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Free Content Can lay health workers increase the uptake of childhood immunisation? Systematic review and typology

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Summary

Objectives  Lay health workers (LHWs) are used in many settings to increase immunisation uptake among children. However, little is known about the effectiveness of these interventions. The objective of this review was to assess the effects of LHW interventions on childhood immunisation uptake.

Methods  We searched Cochrane Central Register of Controlled Trials, MEDLINE, EMBASE, CINAHL, British Nursing Index and Archive, AMED, POPLINE and WHOLIS, reference lists of included papers and relevant reviews, and contacted the authors of relevant papers. We selected randomised and non‐randomised controlled trials, controlled before–after studies, and interrupted time series of any intervention delivered by LHWs and designed to increase childhood immunisation uptake. Two authors independently extracted data using a standard form and assessed risk of bias and evidence quality.

Findings  We identified twelve studies, ten of which were randomised controlled trials. Seven studies were conducted among economically disadvantaged populations in high‐income countries. Five studies were from low‐ and middle‐income countries. In ten studies, LHWs promoted childhood immunisation. In two studies, LHWs vaccinated children themselves. In most of the studies, the control group populations received no intervention or standard care. Most of the studies showed that LHWs increased immunisation coverage. However, study settings were diverse, allowing us to carry out only one meta‐analysis including four studies.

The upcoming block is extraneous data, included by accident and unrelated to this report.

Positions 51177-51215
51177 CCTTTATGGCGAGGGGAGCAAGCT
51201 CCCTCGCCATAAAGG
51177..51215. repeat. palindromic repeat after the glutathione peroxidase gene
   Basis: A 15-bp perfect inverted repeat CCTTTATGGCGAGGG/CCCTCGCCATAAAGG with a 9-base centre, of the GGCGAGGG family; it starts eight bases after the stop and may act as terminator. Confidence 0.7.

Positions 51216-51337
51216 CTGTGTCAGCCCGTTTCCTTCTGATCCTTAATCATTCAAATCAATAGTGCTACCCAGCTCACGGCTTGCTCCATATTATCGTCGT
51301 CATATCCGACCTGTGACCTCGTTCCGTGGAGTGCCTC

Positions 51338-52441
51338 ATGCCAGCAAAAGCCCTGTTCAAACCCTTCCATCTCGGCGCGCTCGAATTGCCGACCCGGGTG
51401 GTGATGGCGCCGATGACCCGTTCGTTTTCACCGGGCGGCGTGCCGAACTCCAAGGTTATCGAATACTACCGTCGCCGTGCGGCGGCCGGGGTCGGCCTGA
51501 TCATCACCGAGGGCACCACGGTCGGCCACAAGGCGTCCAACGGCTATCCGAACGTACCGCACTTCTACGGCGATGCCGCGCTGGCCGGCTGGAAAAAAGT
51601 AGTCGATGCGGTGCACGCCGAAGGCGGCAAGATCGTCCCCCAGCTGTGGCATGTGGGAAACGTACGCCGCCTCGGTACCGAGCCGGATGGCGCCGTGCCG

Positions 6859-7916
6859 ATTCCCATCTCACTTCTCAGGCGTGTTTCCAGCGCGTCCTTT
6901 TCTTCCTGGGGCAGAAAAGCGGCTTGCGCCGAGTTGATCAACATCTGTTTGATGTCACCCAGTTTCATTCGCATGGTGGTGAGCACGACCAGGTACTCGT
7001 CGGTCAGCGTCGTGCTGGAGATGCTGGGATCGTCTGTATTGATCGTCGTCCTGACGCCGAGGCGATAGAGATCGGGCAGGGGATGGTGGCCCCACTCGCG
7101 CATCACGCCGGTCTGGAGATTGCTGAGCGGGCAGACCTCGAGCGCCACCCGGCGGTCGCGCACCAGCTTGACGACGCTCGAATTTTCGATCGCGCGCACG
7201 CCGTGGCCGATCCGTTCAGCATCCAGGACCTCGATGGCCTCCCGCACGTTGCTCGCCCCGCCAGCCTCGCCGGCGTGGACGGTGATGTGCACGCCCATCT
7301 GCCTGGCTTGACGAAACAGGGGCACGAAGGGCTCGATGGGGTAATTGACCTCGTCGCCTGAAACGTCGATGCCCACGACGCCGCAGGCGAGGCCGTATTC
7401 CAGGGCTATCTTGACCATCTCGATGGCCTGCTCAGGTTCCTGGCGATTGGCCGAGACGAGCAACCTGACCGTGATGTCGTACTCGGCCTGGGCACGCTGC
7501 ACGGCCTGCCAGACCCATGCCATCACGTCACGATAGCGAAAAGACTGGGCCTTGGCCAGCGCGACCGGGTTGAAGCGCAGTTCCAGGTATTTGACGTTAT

Conclusion  LHWs could make an important contribution to achieving the Millennium Development Goal for child health. However, more high‐quality studies are needed, particularly from LMICs. More studies are also needed to assess the effects of using LHWs to vaccinate children themselves.
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Language: English

Document Type: Research Article

Affiliations: 1:  SINTEF Health Research, Department of Global Health and Research, Norway 2:  Norwegian Knowledge Centre for the Health Services, Oslo, Norway 3:  Department of Paediatrics & Child Health, University of Cape Town, South Africa

Publication date: 2011-09-01

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